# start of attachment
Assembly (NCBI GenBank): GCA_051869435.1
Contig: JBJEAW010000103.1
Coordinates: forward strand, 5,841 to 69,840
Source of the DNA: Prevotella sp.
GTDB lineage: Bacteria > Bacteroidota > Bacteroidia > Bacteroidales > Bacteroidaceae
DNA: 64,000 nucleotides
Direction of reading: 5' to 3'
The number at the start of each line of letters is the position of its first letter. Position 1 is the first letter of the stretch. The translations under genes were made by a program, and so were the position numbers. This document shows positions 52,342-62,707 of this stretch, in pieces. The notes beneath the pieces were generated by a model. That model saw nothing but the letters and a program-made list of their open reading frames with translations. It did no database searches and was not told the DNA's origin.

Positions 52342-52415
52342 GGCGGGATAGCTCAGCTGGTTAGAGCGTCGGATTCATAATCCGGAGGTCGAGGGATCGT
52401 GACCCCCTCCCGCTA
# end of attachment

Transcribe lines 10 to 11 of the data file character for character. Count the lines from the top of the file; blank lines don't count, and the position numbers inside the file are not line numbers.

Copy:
52342 GGCGGGATAGCTCAGCTGGTTAGAGCGTCGGATTCATAATCCGGAGGTCGAGGGATCGT
52401 GACCCCCTCCCGCTA